- Assessments of Aquifer Sensitivity on Navajo Nation and Adjacent Lands and Ground-Water Vulnerability to Pesticide Contamination on the Navajo Indian Irrigation Project, Arizona, New Mexico, and Utah (more info) This USGS report is an assessment of aquifer sensitivity on the Navajo Nation and ground-water vulnerability to pesticide contamination. The topics include an introduction that covers this project's purpose and scope, geohydrologic setting, and a review of selected, previously used assessment methods. Other topics covered are the methods developed for assessment of the geology, precipitation, soil properties, slope of the land surface, and stream courses of the area, results of assessments of aquifer sensitivity, and the method developed for and results of assessment of ground-water vulnerability. Also embedded in this report are figures, tables and an appendix related to the topics.
Resources containing information about contaminated hydrology on the Navajo Nation.
- [Baumgartner et al, 2000] This article in Water, Air and Soil Pollution provides results from a study that simulated metal (manganese, molybdenum, selenium and uranium) concentrations found at ten inactive uranium ore milling sites. The study determined plant tissue levels after a controlled 90 day growth period. Most of the plants showed an increased accumulation of each metal, with some accumulations reaching unacceptable levels.
- [Hakonson-Hayesa et al, 2002] This article in the Journal of Environmental Radioactivity discusses the drinking water contamination levels in the Nambe region of northern New Mexico based on the EPA’s recommended drinking water standards. Uranium uptake was estimated in tomato, squash, lettuce and radishes irrigated with Nambe well water. Plant uptake and human dose and toxicity associated with ingestion of water and produce was evaluated, as well as inhalation of irrigated soil related to gardening activities. Uranium concentration in plants increased linearly with increasing uranium concentration in irrigation water, particularly in lettuce and radishes.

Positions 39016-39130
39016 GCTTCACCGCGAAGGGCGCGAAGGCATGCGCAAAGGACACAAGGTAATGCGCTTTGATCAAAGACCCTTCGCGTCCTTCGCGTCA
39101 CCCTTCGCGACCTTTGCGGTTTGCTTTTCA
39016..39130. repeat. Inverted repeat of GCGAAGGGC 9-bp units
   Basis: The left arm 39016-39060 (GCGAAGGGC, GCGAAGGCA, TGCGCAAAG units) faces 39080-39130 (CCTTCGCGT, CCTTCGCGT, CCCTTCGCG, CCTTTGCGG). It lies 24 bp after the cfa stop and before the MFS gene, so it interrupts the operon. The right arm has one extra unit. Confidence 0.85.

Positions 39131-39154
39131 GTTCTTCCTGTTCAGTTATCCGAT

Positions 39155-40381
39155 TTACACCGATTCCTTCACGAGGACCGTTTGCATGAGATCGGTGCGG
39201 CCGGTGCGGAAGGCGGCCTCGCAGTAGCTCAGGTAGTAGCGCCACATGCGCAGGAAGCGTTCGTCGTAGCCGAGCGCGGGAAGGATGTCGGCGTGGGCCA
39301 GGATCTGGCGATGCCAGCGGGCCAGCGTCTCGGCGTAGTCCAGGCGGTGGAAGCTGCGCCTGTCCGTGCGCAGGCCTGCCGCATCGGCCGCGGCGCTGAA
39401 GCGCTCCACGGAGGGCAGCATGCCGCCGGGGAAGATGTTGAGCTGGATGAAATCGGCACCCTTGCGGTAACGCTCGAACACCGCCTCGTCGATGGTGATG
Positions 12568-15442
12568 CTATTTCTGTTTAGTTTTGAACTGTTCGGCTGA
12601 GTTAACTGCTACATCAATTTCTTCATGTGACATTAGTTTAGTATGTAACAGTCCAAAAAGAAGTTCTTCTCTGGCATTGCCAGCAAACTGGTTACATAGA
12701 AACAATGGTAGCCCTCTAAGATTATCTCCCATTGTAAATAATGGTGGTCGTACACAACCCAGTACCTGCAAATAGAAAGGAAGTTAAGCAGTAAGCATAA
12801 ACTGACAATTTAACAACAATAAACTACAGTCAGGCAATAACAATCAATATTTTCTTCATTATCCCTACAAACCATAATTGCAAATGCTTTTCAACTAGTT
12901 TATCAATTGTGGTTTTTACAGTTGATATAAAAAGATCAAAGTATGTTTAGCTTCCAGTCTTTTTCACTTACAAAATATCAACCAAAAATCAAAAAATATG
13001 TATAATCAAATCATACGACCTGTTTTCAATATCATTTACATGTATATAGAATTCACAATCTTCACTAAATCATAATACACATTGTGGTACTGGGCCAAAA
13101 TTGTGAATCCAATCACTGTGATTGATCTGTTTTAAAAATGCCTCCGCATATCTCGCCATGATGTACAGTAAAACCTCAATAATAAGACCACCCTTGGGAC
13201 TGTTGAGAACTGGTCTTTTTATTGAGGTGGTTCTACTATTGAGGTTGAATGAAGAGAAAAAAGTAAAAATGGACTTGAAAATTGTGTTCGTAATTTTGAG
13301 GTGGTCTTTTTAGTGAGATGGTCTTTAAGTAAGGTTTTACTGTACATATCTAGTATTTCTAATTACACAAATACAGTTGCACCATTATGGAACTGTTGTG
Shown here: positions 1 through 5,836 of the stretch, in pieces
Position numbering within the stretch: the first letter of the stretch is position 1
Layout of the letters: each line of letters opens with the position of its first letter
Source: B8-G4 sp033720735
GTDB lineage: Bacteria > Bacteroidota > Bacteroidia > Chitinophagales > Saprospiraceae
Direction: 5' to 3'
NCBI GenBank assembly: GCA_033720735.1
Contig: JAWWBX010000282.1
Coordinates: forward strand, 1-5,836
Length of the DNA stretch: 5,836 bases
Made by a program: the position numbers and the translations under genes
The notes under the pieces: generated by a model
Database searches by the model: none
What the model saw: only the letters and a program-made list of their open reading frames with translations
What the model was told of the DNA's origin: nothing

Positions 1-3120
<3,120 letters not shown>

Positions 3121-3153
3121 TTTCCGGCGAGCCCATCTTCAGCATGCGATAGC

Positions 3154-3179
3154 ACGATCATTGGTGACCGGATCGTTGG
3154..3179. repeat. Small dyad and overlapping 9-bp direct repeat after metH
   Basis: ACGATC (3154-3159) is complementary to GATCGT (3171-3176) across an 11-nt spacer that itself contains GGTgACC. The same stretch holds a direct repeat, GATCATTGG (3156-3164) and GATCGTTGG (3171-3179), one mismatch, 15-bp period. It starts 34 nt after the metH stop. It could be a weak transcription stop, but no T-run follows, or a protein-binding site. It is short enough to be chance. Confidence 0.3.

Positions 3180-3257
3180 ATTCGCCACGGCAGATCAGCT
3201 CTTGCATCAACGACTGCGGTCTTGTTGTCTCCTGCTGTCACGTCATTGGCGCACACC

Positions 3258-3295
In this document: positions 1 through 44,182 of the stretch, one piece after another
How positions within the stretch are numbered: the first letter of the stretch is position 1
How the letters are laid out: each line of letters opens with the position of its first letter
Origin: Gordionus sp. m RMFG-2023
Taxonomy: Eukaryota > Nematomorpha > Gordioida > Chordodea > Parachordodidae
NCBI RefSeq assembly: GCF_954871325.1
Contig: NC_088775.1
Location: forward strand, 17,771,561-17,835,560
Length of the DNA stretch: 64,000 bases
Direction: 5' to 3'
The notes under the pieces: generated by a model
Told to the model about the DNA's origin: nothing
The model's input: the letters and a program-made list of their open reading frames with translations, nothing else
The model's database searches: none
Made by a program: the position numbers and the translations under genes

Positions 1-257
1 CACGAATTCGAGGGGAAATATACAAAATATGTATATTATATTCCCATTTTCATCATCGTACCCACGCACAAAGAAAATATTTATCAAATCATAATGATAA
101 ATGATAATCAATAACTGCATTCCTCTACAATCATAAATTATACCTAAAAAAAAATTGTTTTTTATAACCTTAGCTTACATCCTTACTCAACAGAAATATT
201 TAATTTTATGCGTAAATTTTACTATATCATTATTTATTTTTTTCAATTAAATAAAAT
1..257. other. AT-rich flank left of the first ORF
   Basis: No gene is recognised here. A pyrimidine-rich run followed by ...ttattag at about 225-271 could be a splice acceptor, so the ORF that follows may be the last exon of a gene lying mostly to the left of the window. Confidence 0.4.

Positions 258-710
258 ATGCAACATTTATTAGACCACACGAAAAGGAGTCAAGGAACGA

- [Orloff, 2004] This article in Environmental Research discusses the effects of human exposure to uranium in groundwater. The study is based on water samples with high concentrations of uranium collected from private wells in a residential community. The results of this investigation demonstrated that after long-term ingestion of uranium in drinking water, elevated concentrations of uranium in urine could be detected up to 10 months after exposure had stopped.
- [VanMetre and Gray, 1992] This article in the Hydrological Sciences Journal discusses the effects of uranium mining discharges on the water quality in the Puerto River Basin in Arizona and New Mexico. From 1967 to 1986, uranium mine dewatering increased dissolved uranium and radium activities and dissolved selenium and molybdenum concentrations. The results of the study are quantified by time trends, area patterns involving distance from the mines and stream discharge.
- [Millard et al, 1983] This New Mexico Environmental Improvement Division (EID) summary report reports the results of environmental monitoring conducted by the EID subsequent to the mill tailings spill in 1979 at Church Rock, NM.